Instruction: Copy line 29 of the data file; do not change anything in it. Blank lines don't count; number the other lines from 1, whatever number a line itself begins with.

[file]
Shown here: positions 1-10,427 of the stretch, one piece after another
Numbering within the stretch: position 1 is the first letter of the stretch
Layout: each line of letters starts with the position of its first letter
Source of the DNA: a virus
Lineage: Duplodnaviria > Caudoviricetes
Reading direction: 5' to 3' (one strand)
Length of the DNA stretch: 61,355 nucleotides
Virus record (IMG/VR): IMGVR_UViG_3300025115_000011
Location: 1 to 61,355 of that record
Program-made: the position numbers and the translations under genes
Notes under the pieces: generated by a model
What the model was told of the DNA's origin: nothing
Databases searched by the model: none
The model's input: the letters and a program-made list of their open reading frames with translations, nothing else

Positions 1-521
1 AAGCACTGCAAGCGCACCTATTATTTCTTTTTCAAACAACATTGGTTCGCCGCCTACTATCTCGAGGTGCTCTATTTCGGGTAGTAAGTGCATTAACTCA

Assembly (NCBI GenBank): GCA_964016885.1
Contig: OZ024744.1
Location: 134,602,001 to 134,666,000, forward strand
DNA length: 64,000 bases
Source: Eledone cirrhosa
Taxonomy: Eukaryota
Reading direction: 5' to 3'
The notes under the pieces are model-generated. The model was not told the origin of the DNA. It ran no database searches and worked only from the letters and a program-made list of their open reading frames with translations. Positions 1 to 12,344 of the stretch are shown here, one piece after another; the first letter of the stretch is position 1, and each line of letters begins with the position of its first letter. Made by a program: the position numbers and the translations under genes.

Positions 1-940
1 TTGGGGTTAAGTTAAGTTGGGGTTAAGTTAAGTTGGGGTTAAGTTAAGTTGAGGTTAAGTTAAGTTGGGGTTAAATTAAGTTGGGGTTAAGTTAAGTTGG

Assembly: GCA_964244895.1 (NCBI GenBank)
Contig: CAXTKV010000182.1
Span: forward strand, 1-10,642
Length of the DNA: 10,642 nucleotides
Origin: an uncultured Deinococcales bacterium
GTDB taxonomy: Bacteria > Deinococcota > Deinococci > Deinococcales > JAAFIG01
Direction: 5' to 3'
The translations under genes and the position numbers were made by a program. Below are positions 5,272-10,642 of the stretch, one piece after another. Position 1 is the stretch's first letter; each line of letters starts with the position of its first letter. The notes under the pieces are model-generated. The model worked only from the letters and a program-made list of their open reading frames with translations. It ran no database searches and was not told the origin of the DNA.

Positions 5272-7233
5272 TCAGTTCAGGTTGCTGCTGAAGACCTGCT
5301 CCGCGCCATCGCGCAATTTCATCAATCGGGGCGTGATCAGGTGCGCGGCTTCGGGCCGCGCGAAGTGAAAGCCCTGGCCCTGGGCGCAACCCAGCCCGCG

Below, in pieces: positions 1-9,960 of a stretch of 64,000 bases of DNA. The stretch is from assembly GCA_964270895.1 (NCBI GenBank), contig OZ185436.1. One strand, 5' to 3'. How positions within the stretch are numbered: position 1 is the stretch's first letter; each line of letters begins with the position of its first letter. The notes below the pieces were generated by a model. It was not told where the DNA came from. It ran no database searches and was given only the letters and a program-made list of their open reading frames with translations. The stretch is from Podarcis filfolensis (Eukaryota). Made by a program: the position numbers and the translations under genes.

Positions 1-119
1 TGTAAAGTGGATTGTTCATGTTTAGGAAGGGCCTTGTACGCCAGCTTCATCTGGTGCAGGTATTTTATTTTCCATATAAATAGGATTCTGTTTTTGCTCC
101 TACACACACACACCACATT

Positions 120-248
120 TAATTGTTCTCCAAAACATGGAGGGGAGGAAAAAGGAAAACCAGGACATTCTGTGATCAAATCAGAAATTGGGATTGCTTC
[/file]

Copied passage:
Span: forward strand, 1-10,642